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Canon Service Notice: 24-105mm f/4L IS II USM Lens | What’s Wrong & How To Check If Your Lens Is Affected

By Kishore Sawh on May 22nd 2017

When we think of just about the most versatile zoom lenses (or lenses period) the standards would be a 24-70mm f2.8, and for Canon users data shows the EF 24–105mm f/4L even more so. Of course, it’s not hard to see why, with that focal length and constant aperture it’s a perfect walk around and travel lens among other things, and for a nice price. In August last year Canon announced the updated version, the EF 24–105mm f/4L IS II USM, and has only been shipping for a short time. In that time, however, a problem has arisen with its auto focus.

Just over two weeks ago Imaging Resource noted that Canon Philippines had issued a service notice about the EF 24–105mm f/4L IS II USM, but that it wasn’t corroborated by any other Canon site it seemed a bit odd, and then it was promptly pulled. However, it turns out tie advisory was real, just premature, and now Canon USA is officially reporting it. Here’s what the problem is as per Canon’s statement:

At the wide-angle end, focus is not achieved properly when a peripheral AF points are selected, regardless of the AF area selection mode.


At the wide-angle end, focus is not achieved properly when a peripheral AF points are selected, regardless of the AF area selection mode.

Affected Lenses

If the first two digits in the serial number (see the image below) of your lens are ”48”, ”49”, ”50” or ”51”, then your lens MAY POSSIBLY be affected.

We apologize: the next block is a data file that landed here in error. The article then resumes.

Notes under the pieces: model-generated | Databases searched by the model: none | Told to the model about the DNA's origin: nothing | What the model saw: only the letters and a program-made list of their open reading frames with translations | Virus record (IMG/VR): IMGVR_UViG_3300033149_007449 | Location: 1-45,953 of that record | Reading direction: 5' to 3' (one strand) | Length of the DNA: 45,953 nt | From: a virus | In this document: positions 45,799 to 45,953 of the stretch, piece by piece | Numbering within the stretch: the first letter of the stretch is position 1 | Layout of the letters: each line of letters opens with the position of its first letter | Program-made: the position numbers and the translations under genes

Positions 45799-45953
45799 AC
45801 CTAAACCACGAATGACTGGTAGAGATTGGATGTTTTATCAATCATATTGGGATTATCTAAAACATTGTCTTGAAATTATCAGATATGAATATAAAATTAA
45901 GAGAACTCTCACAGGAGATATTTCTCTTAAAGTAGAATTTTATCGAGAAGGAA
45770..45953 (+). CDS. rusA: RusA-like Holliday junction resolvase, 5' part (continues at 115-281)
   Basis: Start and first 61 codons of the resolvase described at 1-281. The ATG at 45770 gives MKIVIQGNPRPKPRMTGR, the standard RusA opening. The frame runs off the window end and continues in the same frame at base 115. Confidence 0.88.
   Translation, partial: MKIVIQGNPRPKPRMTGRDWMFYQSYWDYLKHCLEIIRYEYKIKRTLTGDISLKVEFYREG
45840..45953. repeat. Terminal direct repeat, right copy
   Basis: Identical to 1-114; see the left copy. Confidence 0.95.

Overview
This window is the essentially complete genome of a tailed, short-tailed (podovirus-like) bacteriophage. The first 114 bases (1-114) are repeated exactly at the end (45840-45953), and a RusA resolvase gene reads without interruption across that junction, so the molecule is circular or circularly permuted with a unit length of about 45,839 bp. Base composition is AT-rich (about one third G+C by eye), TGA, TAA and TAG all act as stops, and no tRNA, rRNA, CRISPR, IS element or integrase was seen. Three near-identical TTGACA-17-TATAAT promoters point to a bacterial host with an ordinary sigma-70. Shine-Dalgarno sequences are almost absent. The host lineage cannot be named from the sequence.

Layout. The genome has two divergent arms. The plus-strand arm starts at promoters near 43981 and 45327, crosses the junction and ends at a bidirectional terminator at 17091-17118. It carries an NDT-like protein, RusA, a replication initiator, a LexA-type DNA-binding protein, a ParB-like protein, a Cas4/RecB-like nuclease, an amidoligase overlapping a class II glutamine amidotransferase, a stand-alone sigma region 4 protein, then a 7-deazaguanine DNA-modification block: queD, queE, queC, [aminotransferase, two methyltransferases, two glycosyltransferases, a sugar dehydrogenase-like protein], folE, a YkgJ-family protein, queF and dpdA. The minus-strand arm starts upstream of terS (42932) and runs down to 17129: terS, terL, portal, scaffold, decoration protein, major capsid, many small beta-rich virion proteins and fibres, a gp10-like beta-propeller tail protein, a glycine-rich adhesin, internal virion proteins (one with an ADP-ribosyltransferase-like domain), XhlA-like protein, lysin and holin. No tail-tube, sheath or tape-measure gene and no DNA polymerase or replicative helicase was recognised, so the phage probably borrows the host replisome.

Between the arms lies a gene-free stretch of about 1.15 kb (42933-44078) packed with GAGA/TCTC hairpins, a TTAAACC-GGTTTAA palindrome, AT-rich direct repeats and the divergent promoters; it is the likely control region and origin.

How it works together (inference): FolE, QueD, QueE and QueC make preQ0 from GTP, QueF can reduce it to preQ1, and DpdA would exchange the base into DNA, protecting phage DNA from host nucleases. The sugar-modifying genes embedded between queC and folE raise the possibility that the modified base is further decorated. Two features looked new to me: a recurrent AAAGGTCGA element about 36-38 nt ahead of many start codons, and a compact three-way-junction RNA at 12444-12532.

*Editor’s note: We have a version 2 of this lens in for review right now with a serial number beginning in 51 and it is not affected, so we caution you not to assume from the first digits that your lens is defected. That said, as Canon themselves warn, the list of affected lenses will be updated so check back.

How to check if your lens MAY BE affected

  1. Click HERE to be taken to the serial number input screen.
  2. Input your lens’ serial number (10 digits) and then click the [Submit] button.
    * Please double check the serial number you entered before you click the [Submit] button.
  3. One of the following three messages will be displayed.
    “Your lens is NOT an affected product”
    “Your lens is an affected product”
    “Invalid number”
    *The list of affected lenses will be updated periodically in accordance with the handling status.

[REWIND: Sony A99II vs Nikon D810 vs Canon EOS 5D Mark IV]

Again, our review unit is of an ‘affected’ serial batch but is not affected as per the checker, and through use it seems to be operating normally, but this is probably something you’ll want to verify with your own. As a caution also, the statement suggests it’s just peripheral AF points causing the problem, and depending on the age/model of the camera you’re using your points may be more centrally condensed and you may not be able to judge this performance. As such, certainly use the serial checker.

See full Canon statement page here.

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A photographer and writer based in Miami, he can often be found at dog parks, and airports in London and Toronto. He is also a tremendous fan of flossing and the happiest guy around when the company’s good.

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